The theme of the event was ‘Books and the Sea’ and the panel included, Dr Kate Hendry, Royal Society Research Fellow and Reader in Geochemistry at the University of Bristol; Dr Laurence Publicover, Senior Lecturer in English at the University of Bristol; Captain Richard Whalley, Royal Navy; Professor Rosamund Sutherland, School of Education at the University of Bristol and Trustee of the SS Great Britain.

L-R: Captain Richard Whalley, Professor Rosamund Sutherland, Dr Laurence Publicover, Dr Kate Hendry

We asked the panel to recommend a book about the sea, as well as a ‘wild card’ – a favourite book in any genre that they would want to take with them to a desert island.

Richard, who specialises in naval logistics recommended The Box: How the Shipping Container Made the World Smaller and the World Economy Bigger by Marc Levinson. The book, he explained, was recommended to him by a friend at the Admiralty library. It is, he said, “a fascinating story of invention and innovation …and how something quite humble can change our lives.”

From global trade to life beneath the waves, Kate chose Eye of the Shoal: A Fishwatcher’s Guide to Life, the Ocean and Everything by Helen Scales. An underwater journey that invites us to enter the fascinating world of fish, the book includes accounts of Helen’s own aquatic adventures, both recently and as a child. Since Helen is Kate’s sister, the childhood stories are also her own.

Moby Dick must be literature’s most famous whale and Moby Dick by Herman Melville was Laurence’s desert island pick. He acknowledged that it is a book more people have heard about than actually read, but encouraged us to persevere. As Laurence said, Melville not only tells you everything you could possibly want to know about whaling, he also “uses the sea as a way of thinking about life.”

Rosamund is a keen sailor and her choice, Off in a Boat by Neil Gunn reminds her of a holiday in 2015 when she and her husband sailed around the west coast of Scotland. Rosamund’s love of books that explore the idea of wilderness on both land and sea was also reflected in her ‘wild card’ choice, Wild Places by Robert McFarlane.

Richard continued the nautical theme with his ‘wild card’, which was Three Corvettes by Nicholas Monserrat, a collection of short stories about the terrible reality of war at sea. Kate travelled to the future with a science fiction ‘wild card’ Embassytown by China Mieville, while Laurence went back to the past with Evelina by Fanny Burney. Set partly in Bristol, Evelina is a social satire with a great plot. It is, Laurence said, “a lot of fun and thoroughly recommended.”

You can order most of the books discussed on the Libraries West website at: www.librarieswest.org.uk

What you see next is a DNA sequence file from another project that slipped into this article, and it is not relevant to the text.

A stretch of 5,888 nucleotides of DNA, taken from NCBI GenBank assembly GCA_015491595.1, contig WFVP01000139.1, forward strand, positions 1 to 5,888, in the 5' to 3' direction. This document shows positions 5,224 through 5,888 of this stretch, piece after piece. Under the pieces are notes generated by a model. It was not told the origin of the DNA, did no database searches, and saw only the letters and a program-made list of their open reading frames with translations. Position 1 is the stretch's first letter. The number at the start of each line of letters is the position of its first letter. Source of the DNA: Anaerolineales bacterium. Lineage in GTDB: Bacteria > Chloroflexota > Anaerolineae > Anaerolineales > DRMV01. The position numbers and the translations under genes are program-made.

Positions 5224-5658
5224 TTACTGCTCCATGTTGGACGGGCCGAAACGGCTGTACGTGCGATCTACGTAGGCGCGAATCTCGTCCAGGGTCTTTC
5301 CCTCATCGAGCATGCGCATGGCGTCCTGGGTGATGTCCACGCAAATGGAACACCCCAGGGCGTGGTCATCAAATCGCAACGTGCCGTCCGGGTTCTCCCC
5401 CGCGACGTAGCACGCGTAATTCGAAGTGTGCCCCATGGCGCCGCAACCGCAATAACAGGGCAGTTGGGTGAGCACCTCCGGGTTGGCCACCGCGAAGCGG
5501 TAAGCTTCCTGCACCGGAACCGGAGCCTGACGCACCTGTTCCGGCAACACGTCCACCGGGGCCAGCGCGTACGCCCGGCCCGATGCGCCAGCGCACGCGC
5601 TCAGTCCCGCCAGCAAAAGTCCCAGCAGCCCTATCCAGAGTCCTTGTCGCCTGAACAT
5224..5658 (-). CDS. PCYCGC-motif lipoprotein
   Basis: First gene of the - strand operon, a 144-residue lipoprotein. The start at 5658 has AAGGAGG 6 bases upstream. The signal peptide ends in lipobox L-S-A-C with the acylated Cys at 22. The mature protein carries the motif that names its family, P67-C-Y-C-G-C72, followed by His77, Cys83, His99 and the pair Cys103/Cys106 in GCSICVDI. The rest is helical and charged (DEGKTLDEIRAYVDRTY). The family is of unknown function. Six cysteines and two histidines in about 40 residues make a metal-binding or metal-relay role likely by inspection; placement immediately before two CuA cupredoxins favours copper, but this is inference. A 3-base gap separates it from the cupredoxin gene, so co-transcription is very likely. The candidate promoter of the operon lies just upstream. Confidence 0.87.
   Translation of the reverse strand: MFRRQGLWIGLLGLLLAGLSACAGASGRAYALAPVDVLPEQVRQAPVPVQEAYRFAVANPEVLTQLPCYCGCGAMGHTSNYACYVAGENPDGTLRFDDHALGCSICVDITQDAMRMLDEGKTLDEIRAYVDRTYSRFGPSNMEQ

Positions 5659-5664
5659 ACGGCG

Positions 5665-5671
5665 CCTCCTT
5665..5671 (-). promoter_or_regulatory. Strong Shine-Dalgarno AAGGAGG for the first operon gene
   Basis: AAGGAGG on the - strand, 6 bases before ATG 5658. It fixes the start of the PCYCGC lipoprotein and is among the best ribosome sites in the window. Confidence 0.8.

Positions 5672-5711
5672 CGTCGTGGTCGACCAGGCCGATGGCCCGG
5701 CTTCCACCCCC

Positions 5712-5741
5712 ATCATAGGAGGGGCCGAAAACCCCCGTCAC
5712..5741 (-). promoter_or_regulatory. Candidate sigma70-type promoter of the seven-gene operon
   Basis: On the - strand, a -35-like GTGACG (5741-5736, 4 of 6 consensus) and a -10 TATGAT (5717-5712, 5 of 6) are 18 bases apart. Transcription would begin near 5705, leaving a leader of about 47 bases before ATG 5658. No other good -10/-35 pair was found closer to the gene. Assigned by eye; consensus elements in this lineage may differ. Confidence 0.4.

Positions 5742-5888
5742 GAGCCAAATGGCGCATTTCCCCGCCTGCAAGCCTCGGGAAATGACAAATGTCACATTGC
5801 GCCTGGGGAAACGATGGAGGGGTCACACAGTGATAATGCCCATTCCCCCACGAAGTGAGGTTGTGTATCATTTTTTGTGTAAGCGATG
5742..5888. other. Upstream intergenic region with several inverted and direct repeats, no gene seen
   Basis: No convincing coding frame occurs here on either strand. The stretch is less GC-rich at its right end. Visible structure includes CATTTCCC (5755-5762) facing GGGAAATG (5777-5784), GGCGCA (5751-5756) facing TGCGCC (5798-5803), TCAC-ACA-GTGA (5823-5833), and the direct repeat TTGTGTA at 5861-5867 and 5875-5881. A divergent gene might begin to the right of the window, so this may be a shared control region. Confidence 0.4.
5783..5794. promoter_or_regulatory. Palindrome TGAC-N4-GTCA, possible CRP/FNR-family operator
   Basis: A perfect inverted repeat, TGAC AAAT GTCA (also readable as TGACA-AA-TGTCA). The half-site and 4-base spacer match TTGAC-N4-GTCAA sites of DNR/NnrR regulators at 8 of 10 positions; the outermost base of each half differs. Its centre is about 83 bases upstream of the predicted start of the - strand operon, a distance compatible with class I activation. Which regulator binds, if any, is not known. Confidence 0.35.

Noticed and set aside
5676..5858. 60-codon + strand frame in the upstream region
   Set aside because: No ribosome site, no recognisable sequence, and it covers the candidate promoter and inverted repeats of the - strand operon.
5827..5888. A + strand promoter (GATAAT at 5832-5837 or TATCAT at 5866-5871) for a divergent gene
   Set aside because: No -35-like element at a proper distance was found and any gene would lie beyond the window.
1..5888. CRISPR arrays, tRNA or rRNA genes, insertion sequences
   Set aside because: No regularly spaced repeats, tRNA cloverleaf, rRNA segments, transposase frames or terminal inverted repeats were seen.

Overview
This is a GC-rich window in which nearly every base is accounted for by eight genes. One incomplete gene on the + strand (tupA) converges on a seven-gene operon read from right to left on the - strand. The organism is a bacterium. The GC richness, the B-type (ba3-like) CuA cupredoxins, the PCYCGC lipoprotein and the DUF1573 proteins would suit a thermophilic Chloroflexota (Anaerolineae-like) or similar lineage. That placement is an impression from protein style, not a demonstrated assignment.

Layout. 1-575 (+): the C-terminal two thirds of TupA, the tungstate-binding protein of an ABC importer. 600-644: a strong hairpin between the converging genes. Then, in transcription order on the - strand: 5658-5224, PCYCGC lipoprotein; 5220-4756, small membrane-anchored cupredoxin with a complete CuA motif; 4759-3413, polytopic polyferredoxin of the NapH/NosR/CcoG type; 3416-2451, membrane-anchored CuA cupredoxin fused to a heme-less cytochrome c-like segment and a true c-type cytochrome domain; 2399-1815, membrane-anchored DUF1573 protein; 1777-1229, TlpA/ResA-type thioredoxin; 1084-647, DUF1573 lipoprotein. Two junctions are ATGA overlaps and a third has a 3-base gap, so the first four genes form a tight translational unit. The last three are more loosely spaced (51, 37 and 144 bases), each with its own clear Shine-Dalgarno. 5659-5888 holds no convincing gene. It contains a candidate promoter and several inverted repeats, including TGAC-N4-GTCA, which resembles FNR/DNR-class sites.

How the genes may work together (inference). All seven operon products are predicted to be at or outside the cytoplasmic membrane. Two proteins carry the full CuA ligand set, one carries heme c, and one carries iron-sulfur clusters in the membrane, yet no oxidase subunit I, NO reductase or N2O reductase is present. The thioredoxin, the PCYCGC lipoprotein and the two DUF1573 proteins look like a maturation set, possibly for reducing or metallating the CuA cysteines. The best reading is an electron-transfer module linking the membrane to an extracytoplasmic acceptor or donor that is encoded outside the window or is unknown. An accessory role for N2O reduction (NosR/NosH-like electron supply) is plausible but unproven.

Summary of Book Choices

  • Richard Whalley: (1) The Box: How the Shipping Container Made the World Smaller and the World Economy Bigger by Marc Levinson (2) Three Corvettes by Nicholas Monserrat
  • Kate Hendry: (1) Eye of the Shoal: A Fishwatcher’s Guide to Life, the Ocean and Everything by Helen Scales (2) Embassytown by China Mieville
  • Laurence Publicover: (1) Moby Dick by Herman Melville (2) Evelina by Fanny Burney
  • Rosamund Sutherland: (1) Off in a Boat by Neil Gunn (2) Wild Places by Robert McFarlane

JANE DUFFUS AND THE WOMEN WHO BUILT BRISTOL ( 27th September and 4th October 2018 )

“Where are all the women?” asked Jane Duffus when she discovered the history of Bristol was dominated by men, “they can’t all have been mousey types sitting at home.” So she started to research Bristol’s women and found that many have helped shape not only the city, but also our everyday lives.

Jane discovered so many inspiring stories that she collected them into a book, The Women Who Built Bristol 1184-2018, which was published earlier this year to raise funds for Bristol Women’s Voice.

Like many other people, we were fascinated by Jane’s book and invited her to give two talks at the library – the second arranged by popular demand – so that she could tell us some of her favourite stories. Here are just a few:

Frances Power Cobb (1822-1904) Suffragist, Campaigner

“If you are a woman and you have graduated from university, you have her to thank,” said Jane.

Frances not only fought for women to take university examinations and be awarded degrees, she also wrote widely on women’s suffrage and the legal rights of married women. Her pamphlet Wife Torture ultimately influenced the Matrimonial Causes Act 1878, which gave abused wives not only the right to a separation, but also custody of any child under the age of ten.

Seeing a link between some men’s attitude towards women and cruelty to animals, Frances also established the British Union for the Abolition of Vivisection and the Anti-Vivisection Society, for which she won the support of Queen Victoria.